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Sunday, October 06, 2013

What the Difference Between Clothes and a Fig Leaf?

The question occurs to me after reading this snippet from Richard Posner's new book, Reflections on Judging, which strikes me as pretty minor Posner but still has its moments. The snippet takes place in the context of a discussion of what he believes is judges' "refusal . . . to confront, even to recognize, the challenge of complexity" posed by technology and other challenges:

Many lawyers are technologically challenged, just as the judges are, and so are drawn to the same avoidance techniques that judges retreat behind, while those who know better are anxious about deviating from the orthodox methods of legal argument, or fearful that judges will feel insulted to be spoon-fed appropriately simplified descriptions of the technological background to a case. I can assure the reader that we will not be. What would anger most judges would be a lawyer's telling them that it's time they dropped the pretense that judicial decisions are based on faithful adherence to statutory and constitutional language and to precedent. That's a fig leaf that almost all judges want to continue wearing.

I'm generally sympathetic to Posner's views on such matters and that's the case here, although I wonder whether it doesn't apply more to litigators, especially appellate litigators, than to lawyers in other areas.What I wonder is: If the kind of legalism he's referring to is a fig leaf that everyone insists on wearing, is there a point at which it becomes something other than a fig leaf? It's a truism that constitutional law, and perhaps other forms of law as well, is "just" a constrained or conventionalized form of politics. Is there a point at which the constraints are meaningful and accepted enough that they become more than "just" a concealed or constrained method of doing something else, and deserve to be taken seriously in their own right?

A fig leaf is a form of clothing that, at least in the biblical story, does nothing but conceal--and doesn't even do a good job of that, in God's eyes. Its only real function, in the end, is to reveal its own shameful and ridiculous nature. And yet there are vast industries devoted to taking clothes perfectly seriously, and occasions on which clothes serve a useful purpose. Is law, or the kind of legalism Posner is talking about, especially in constitutional interpretation, closer to the fig leaf or to what we generally think of as perfectly meaningful and heavily rule- and convention-bound clothing?

A couple of ways to think about this come from taking the metaphor seriously and thinking about (or, really, riffing on) the evolution of clothing. First, there is this possibility, which I think is an implicit theme of the chapter from which this quote is taken. Some clothing actually serves a useful function, particularly guarding us from injury--from scratches, freezing, and so forth. Clothing designed to serve that function might look quite different and work much better than clothing that purports to serve that function but really serves no functional purpose, either because it's not functional at all or because it has been designed for some other function. (I have bought some beautiful leather gloves for winter wear, in shops selling them as winter wear, that were largely useless for that purpose.) Perhaps legalism, in Posner's view, is similar. Obviously some very smart people have spent years working on better and better versions of textualism, originalism, and so on. These days some very smart liberals are working on very elaborate versions of the same thing. Some of this work seems pretty attractive. But, like working on a better pair of thin leather gloves, it might still be a massive waste of resources--wasted because it wasn't really undertaken with the underlying function in mind, overinvests in roundabout ways of achieving the actual function, and still doesn't do that great a job. It's like spending millions of hours and dollars working on a really scratch-resistant, durable, temperature-sensitive fig leaf, when what you really need is a decent piece of cloth and a string--or just plain nudity.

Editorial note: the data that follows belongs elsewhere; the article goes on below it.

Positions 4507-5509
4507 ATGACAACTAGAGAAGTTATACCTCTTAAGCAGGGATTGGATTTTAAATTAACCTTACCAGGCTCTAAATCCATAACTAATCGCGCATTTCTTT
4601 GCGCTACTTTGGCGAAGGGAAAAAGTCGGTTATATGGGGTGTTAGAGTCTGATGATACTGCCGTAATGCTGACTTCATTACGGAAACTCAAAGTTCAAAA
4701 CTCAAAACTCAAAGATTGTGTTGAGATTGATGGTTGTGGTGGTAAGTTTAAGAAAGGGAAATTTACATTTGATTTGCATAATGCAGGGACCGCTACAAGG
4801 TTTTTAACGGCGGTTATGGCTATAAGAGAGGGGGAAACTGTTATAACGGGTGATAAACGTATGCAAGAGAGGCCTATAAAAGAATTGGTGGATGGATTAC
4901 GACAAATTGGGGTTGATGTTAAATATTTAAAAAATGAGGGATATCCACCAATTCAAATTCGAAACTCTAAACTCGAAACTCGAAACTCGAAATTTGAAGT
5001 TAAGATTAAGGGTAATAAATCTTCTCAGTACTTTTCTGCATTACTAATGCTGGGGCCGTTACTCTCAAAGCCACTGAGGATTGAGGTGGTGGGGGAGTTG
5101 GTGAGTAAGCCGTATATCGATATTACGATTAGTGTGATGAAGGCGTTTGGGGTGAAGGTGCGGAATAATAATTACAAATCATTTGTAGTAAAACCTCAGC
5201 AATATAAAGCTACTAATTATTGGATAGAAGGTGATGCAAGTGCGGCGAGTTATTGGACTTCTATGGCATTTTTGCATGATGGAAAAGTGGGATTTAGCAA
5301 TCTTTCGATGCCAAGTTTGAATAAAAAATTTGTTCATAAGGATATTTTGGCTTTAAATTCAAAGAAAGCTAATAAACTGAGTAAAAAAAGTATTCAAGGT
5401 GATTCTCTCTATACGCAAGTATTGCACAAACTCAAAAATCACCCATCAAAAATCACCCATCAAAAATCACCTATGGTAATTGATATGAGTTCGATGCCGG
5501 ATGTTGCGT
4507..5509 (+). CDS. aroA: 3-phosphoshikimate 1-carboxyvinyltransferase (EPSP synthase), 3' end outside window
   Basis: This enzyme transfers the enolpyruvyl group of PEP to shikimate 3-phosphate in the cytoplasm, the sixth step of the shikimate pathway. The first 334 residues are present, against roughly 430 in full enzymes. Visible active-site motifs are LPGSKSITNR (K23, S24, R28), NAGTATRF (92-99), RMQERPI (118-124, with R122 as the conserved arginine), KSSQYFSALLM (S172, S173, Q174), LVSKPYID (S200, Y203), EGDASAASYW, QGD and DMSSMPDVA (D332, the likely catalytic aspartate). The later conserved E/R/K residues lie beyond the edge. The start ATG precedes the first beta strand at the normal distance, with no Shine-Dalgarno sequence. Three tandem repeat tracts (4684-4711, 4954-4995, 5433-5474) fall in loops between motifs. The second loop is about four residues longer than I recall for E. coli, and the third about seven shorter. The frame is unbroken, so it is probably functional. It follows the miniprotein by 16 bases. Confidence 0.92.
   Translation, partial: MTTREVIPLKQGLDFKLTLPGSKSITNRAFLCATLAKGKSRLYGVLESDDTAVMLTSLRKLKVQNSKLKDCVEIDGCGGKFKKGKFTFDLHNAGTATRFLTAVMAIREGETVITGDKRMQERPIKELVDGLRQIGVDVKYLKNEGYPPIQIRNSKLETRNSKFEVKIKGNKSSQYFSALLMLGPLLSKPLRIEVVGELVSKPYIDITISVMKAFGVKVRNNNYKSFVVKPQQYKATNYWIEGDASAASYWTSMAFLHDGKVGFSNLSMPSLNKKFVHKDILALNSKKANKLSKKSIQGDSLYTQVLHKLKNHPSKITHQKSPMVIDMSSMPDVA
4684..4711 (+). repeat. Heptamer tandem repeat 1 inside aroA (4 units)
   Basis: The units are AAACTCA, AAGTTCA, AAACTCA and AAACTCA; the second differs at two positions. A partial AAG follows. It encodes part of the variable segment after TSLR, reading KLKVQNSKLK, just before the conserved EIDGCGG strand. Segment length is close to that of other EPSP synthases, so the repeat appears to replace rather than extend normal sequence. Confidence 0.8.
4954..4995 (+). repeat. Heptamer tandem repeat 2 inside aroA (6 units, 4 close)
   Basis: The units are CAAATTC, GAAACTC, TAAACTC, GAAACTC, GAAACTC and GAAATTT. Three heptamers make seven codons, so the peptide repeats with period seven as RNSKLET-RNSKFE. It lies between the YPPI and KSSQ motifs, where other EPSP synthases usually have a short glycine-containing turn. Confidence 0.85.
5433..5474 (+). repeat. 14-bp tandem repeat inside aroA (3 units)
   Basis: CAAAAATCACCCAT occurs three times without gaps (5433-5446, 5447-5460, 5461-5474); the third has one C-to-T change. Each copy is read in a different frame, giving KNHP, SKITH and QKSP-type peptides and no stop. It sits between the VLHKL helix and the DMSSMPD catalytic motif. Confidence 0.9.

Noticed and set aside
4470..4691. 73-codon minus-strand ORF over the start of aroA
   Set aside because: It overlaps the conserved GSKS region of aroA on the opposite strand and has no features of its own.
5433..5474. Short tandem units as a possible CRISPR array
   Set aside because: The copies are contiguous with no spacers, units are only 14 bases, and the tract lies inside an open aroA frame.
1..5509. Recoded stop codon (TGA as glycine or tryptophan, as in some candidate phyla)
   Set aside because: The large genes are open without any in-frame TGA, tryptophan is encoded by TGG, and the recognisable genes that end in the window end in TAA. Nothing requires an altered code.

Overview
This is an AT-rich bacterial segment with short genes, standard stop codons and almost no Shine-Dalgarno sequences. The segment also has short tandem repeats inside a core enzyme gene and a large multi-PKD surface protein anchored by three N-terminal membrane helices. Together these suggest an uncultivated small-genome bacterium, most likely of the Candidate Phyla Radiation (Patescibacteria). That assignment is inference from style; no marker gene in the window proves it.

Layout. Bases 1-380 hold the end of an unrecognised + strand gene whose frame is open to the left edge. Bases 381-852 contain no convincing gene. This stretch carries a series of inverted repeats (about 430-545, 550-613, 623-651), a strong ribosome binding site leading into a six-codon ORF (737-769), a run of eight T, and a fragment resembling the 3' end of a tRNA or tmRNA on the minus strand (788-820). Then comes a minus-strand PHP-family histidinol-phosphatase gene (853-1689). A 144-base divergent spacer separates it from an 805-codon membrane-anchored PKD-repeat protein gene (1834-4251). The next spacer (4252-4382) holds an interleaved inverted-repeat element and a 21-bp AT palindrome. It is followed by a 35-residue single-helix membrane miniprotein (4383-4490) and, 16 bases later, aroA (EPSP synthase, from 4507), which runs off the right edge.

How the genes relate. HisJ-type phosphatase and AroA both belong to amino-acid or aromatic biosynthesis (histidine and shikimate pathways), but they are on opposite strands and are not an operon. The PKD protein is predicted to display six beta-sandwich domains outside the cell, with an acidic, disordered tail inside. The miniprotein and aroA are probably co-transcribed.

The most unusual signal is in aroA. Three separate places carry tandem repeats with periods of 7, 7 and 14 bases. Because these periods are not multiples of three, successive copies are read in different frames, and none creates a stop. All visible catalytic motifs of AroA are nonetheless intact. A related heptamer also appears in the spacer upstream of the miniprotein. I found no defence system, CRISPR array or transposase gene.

Another way to justify all this investment in legalism is more or less the way we justify most of what goes on with clothing. It serves little functional purpose physically speaking, but it does a variety of other things we care about: helping to signify social rank, or to preserve and extend moral norms, or to discriminate between or against different people, or to provide us with pleasure. It helps us to coordinate our actions, too, although it may do so inefficiently or improperly. Serving these kinds of convention can be a function, too, and one that matters a great deal to us, whether it should or not. Even if it should, of course, it can still do so badly, especially when we end up forgetting that we're really serving convention and pretending that we're doing something that's practically functional, or ask too much of those conventions, or hold on to them after they've served their purpose and another end is needed. This, too, seems like a pretty good description of legalism. I suspect Posner has little patience for this kind of justification. I have more patience for it than Posner does, although not all that much more. Certainly, in the final analysis, I am not inclined to be any more romantic about it than I am about the necktie or the codpiece, and I doubt that a good deal of legalism is any less wasteful than your average bowtie or periwig. 

 

Posted by Paul Horwitz on October 6, 2013 at 08:14 PM in Paul Horwitz | Permalink

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